Rav Aryeh Finkel Question: I went away for the summer and rented out my house…
Rav Aryeh Finkel
Question: A driver makes a turn and accidentally sideswipes a parked car. He leaves a note on the windshield with his phone number and starts to drive away. Suddenly, he sees another car plow into the same parked car and total it. The owner of the car has his vehicle declared a total loss by the insurance company and is given enough money to buy a new car. Now that he is covered for his entire loss, does the first driver owe him anything?
Answer: The Rashash writes about a similar scenario. A person went into someone’s house and broke some furniture, only for the entire house to go up in flames a short time later. Since the house and its contents would have burned anyway, is the man liable for breaking the furniture?
The Rashash proves from a Tosafos in Bava Kama that a damager has to pay for what he did, regardless of what happens later. Tosafos is speaking about a case where someone threw a rock at a dish and someone else breaks it before the rock makes contact. In this case, the dish would have been broken by the rock in any case, yet Tosafos says that the one who broke it is liable for the damage he did.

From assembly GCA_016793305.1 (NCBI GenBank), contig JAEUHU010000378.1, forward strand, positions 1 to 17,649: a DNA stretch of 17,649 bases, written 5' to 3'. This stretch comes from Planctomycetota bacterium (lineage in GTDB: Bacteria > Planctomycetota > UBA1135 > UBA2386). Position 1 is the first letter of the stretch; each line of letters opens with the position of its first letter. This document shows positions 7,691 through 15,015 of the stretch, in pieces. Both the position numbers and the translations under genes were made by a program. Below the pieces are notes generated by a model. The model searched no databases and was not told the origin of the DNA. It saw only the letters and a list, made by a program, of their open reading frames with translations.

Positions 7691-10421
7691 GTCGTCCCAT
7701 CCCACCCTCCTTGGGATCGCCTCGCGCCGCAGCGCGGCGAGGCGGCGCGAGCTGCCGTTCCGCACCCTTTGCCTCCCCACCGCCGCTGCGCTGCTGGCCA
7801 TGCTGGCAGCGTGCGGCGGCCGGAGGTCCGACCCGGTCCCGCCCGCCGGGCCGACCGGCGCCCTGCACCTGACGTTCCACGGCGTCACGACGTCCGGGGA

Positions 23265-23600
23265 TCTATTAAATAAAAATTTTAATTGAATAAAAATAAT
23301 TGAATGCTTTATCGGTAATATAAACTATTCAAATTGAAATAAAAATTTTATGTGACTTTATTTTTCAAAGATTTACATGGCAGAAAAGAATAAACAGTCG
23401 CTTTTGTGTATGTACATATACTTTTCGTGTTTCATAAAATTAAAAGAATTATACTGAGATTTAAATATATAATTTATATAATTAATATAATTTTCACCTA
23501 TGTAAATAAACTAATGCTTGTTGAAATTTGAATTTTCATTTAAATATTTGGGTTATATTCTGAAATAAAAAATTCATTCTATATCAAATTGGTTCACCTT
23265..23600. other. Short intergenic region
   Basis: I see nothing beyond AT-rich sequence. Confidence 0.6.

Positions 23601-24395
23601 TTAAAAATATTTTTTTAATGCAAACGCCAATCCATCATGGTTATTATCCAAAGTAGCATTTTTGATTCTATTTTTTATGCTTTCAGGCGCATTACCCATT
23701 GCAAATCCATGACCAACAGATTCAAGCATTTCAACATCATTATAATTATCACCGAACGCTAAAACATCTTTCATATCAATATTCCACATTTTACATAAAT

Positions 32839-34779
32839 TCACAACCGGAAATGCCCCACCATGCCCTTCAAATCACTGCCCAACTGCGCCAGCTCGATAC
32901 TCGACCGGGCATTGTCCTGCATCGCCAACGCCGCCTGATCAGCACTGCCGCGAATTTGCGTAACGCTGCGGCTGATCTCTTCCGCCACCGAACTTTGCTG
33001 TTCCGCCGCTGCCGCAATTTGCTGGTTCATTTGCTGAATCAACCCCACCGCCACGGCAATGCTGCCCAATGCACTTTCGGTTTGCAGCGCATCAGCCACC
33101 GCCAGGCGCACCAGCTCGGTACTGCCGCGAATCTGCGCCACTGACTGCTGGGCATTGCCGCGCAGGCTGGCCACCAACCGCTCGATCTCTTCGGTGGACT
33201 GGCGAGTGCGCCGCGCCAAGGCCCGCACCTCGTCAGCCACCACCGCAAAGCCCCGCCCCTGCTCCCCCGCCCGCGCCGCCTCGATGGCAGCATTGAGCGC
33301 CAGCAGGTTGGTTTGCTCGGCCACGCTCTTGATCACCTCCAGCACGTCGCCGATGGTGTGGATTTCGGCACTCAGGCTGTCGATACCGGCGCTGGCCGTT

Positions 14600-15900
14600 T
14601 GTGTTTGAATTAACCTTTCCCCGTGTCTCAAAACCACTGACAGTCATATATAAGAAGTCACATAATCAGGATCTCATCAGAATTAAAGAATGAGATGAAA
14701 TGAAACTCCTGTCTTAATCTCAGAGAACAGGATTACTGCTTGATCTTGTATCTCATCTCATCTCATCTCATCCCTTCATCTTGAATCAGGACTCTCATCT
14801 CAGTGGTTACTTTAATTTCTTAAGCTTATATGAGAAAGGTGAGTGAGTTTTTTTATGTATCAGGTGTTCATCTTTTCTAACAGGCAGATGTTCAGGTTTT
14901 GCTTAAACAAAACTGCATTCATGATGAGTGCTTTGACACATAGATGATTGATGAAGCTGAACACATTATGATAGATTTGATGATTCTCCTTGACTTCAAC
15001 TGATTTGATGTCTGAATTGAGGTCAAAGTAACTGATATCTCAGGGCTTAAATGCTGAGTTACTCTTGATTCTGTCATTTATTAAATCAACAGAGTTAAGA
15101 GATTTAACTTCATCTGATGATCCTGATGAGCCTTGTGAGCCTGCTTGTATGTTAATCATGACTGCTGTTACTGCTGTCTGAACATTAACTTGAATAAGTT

In our case as well, it’s true that the owner received money for a new car, so the damage the first driver caused made no difference to him and caused him no loss. It could, perhaps, be argued that this driver is not liable because one person cannot receive two payments for the same damage. However, I believe that he is nevertheless chayav because the second damage is not related to the first in any way.
To further explain: When the insurance company pays for a totaled car, they simply look at the year, make and model of the car and pay its value. This can be compared to the owner “selling” his car to the insurance company for however much they will give him. This would be similar to a scenario where someone scratches a car, and then the owner finds a buyer who doesn’t care about the scratches and is willing to pay the same amount the owner could have gotten before it was scratched. Clearly, this would not exempt the damager from paying for the scratches he made. In this case as well, the fact that the insurance company is willing to “buy” the totaled car for its full value does not mean that the one who made the scratches isn’t liable for the damage that he did.
Therefore, it would seem that the driver who sideswiped the parked car is obligated to pay for the damage he caused.